Should your organisation have an AI policy?
Posted on: November 6th 2023 · read
If you work outside of the tech industry, you may not be aware of the extent to which artificial intelligence (AI) is already integrated into our day-to-day experience. For example, when your bank calls an account owner in regard to fraud, it is likely that AI is responsible for detecting the fraud in the first place.
Over recent years AI has increasingly been used within organisations to help streamline recruitment, analyse onboarding data as well as take over repetitive tasks which don’t require creative or critical thinking. Naturally this could lead to concern for job safety and the impact of AI on UK employment and the demand for skills.
In 2021 PWC completed a report for the Department for Business, Energy and Industrial Strategy looking at the potential impact on UK employment and skills demand of AI and related technologies. Their findings estimated that “around 7% of existing UK jobs could face a high (over 70%) probability of automation over the following 5 years, rising to around 18% after 10 years and just under 30% after 20 years”(1*). The report also noted that AI will also create many jobs as a result of the boost that it would give productivity and economic growth. “Whilst some of these extra jobs will be in areas linked directly to AI and related technologies … most of the additional employment will not be in high tech areas. Instead, these additional jobs created will mostly be in providing relatively hard-to-automate services (e.g., health and personal care) that are in greater demand due to the additional real incomes and spending arising from higher productivity generated by AI”.
What does AI mean for the labour market and business in general?
Most businesses are a long way away from implementing technologies with autonomous sophistication. Rather the most commonly used are technologies such as Chat GPT and WalkMe Digital Adoption Platform (DAP).
ChatGPT is likely the most used technology in recent months as it is a free conversational chat bot that produces plausible human-like response text form from user inputs. The introduction of ChatGPT may reduce the time and effort for many written tasks, such as summarising documents, generating social media post ideas, interview guides and drafting job descriptions but this could have an impact on jobs built around those activities. The use of various AI can cause some concern for employers, but it can also offer significant benefits. Adopting AI can mean the creation of jobs in which people skills such as empathy, collaboration, teamwork and listening are integral to the role.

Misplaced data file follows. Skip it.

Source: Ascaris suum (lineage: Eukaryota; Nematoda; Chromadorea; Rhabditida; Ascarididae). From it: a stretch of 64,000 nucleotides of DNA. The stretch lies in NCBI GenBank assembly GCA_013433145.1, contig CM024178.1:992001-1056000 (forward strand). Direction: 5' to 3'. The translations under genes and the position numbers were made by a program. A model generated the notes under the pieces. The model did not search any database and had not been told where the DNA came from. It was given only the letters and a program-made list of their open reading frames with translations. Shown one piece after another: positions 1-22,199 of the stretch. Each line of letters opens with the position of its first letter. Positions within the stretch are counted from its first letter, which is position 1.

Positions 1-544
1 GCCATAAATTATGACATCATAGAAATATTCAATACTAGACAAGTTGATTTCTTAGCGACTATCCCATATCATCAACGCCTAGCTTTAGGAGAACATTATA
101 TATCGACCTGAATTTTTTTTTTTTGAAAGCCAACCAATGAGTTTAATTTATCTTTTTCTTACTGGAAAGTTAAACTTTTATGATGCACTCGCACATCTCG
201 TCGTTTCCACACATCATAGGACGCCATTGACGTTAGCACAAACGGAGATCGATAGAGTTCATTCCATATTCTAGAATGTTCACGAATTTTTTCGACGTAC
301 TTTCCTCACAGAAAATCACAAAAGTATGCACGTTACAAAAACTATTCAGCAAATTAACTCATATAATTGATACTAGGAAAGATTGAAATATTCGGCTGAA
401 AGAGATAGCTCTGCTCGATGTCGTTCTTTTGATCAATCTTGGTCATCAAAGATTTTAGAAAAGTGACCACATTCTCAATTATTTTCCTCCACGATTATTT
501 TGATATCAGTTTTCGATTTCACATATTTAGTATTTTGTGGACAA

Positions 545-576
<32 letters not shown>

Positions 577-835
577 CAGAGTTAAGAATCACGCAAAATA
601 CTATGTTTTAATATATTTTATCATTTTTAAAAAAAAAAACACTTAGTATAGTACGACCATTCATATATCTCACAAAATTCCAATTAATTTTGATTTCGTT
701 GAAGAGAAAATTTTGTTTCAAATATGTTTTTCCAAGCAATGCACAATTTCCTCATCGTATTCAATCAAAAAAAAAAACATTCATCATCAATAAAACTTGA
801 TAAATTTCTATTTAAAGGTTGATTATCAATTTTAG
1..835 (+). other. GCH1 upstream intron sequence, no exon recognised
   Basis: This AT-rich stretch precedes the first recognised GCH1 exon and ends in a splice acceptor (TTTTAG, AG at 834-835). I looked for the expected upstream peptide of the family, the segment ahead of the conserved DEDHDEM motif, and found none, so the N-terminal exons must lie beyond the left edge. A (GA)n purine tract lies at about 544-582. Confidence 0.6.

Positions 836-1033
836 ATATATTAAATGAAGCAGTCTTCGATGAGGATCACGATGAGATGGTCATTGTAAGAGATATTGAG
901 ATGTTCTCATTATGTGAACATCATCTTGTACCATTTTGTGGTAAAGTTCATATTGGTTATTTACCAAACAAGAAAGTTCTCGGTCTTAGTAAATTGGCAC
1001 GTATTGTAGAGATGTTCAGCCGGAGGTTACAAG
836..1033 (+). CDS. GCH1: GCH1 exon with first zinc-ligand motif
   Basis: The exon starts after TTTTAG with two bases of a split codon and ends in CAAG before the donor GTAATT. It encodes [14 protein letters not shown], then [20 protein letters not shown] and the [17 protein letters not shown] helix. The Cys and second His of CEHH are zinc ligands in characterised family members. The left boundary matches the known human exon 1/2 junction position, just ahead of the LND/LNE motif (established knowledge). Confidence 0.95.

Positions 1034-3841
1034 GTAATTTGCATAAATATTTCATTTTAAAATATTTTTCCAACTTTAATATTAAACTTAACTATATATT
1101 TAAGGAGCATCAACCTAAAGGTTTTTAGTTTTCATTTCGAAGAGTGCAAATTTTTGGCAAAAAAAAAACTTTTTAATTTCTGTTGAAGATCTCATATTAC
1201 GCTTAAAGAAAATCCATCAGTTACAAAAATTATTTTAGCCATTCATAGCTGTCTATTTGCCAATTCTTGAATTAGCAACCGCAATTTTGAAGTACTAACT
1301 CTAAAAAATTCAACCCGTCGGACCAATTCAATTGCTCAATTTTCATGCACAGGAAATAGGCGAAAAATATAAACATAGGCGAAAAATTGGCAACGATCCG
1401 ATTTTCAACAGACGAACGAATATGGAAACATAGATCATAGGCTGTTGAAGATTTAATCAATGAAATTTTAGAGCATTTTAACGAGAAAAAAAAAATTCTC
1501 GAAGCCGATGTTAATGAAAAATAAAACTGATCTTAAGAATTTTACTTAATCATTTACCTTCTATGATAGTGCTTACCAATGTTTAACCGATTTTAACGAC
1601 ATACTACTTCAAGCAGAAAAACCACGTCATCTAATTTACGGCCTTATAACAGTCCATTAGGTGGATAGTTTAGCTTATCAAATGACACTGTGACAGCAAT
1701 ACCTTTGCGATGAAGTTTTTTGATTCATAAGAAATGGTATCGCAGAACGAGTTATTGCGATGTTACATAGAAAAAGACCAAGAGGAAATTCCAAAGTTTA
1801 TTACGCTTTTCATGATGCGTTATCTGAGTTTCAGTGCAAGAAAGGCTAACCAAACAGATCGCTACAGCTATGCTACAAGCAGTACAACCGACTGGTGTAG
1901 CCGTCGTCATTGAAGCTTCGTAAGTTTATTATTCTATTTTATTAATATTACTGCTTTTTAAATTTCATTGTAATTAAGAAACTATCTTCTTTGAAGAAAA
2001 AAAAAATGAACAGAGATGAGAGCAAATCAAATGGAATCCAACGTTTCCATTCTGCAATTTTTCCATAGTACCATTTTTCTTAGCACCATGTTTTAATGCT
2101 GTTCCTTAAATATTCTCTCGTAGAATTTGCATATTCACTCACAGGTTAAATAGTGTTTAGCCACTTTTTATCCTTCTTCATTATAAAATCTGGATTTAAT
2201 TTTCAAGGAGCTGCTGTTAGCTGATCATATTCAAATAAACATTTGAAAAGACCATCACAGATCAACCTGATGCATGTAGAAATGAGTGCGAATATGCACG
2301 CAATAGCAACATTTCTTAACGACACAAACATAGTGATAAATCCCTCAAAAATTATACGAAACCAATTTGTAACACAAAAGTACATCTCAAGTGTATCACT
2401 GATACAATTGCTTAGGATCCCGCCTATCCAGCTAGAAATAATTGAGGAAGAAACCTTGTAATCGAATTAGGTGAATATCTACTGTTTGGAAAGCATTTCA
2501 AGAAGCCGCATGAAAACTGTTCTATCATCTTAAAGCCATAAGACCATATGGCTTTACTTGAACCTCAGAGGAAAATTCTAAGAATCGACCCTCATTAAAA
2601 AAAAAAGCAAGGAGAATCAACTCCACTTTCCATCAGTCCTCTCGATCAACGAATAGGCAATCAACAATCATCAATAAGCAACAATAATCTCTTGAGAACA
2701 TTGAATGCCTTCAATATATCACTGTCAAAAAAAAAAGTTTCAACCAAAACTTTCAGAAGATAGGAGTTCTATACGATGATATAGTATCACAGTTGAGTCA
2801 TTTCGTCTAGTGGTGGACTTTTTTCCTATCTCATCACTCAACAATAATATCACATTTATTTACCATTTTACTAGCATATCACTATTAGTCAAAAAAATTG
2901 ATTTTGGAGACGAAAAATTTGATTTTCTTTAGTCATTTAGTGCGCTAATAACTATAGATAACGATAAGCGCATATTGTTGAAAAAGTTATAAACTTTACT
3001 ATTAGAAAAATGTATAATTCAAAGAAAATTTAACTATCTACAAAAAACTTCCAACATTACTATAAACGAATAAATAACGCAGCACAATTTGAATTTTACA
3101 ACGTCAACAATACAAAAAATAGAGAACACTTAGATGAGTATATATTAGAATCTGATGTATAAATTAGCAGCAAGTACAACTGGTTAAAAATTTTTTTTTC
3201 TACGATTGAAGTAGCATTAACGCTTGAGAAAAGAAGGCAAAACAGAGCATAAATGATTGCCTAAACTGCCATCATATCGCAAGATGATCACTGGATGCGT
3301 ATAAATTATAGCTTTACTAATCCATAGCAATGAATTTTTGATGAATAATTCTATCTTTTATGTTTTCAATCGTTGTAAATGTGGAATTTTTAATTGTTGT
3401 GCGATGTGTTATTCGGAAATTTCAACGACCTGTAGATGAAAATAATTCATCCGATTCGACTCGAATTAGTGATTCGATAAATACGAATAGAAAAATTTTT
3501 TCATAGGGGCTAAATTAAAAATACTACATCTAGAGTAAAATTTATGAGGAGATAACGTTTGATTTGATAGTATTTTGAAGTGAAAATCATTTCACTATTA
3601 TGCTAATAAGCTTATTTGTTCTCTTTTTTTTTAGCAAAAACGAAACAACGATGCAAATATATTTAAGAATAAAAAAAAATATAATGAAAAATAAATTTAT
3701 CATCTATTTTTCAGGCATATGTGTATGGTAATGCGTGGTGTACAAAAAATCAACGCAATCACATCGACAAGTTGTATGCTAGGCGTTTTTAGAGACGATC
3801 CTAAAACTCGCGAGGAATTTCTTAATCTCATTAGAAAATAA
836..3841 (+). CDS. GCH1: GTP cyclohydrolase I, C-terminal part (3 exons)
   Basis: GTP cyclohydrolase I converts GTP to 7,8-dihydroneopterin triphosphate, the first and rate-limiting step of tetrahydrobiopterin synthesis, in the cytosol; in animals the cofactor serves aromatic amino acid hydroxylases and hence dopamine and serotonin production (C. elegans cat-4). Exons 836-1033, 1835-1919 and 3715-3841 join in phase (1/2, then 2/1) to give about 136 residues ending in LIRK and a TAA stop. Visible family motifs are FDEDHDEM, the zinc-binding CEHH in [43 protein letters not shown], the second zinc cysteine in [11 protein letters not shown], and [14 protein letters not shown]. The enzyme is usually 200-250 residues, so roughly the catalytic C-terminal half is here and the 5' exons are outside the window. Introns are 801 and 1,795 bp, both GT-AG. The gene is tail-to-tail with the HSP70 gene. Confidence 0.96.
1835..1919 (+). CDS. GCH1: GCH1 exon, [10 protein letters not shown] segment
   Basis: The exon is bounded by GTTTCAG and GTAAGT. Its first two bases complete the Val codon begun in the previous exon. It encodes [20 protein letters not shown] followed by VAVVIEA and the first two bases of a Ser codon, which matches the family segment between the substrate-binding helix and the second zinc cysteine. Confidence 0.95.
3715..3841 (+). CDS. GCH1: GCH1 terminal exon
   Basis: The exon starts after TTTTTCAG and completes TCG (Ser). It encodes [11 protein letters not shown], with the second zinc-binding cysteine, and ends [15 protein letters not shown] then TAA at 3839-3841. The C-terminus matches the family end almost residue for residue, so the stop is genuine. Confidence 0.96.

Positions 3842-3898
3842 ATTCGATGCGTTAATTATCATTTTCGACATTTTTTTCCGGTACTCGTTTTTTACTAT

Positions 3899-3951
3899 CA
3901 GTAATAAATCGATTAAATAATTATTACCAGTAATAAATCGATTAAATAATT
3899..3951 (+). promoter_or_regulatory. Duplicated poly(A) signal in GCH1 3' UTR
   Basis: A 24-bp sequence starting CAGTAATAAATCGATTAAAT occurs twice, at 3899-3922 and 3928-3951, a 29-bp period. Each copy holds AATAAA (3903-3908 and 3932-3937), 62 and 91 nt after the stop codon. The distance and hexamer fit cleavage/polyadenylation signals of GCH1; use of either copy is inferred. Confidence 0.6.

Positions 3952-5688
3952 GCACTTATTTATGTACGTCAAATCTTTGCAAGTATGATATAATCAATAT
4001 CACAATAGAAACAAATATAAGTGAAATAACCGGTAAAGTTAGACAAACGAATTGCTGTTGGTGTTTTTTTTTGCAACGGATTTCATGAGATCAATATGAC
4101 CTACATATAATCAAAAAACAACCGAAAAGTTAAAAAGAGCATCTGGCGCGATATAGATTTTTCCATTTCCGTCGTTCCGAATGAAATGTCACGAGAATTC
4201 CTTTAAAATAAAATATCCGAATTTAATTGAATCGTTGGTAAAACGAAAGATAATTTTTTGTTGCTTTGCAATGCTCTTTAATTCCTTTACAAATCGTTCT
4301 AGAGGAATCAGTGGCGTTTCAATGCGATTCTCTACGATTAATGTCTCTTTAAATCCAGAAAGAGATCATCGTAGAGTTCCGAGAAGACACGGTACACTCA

It is essential for employers using AI such as ChatGPT to understand the limitations and to ensure that functions using the tools have established safeguards, standards and guidelines on appropriate use. Key boundaries to consider include ensuring that no sensitive data is used in conversations with ChatGPT as this data will not remain private. It is likely hat existing policies around the Data Protection Regulations and Privacy Notices will need to be updated to include usage and the protection of sensitive personal data.
Given its increasing prevalence it is our view that all organisations develop an AI policy. If you are thinking of introducing an AI policy, it is essential that in the first instance you have identified which AI tools may be helpful to your business. Once you have weighed up any pros and cons you will be able to decide whether you will permit workers to use AI for work purposes. Equally if you chose not to permit the use of AI then this should be specified in writing within your existing policies.
An AI specific policy for chatbot usage, like any employment policy, can be advantageous in setting out clear guidelines and standards to ensure that systems are used in an appropriate and consistent manner minimising any risks of ethical concerns.
Be sure to include sections within your policy such as;
- Transparency and accountability, including what AI applications are permitted and that any worker or employee remains responsible for the content created.
- Employee training and education
- Acceptable use of chatbots for work related activities
- The right to monitor the usage of AI.
- Prohibited use
- What happens if the policy is breached
Given the dynamic growth in AI development and its increasing integration into workplaces, establishing an AI policy is a vital step in defining explicit guidelines for employees regarding the acceptable and unacceptable use of AI within your organization.
Crafting a comprehensive and unambiguous policy not only safeguards your business against potential risks such as intellectual property or confidential information breaches and professionally embarrassing errors, but also enables you to harness the efficiencies and advantages that AI offers.
HR Solutions at MHA can discuss with you your requirements for an AI policy and draft any amendments to existing policies documentation as required. We can also advise you on how best to implement a new policy.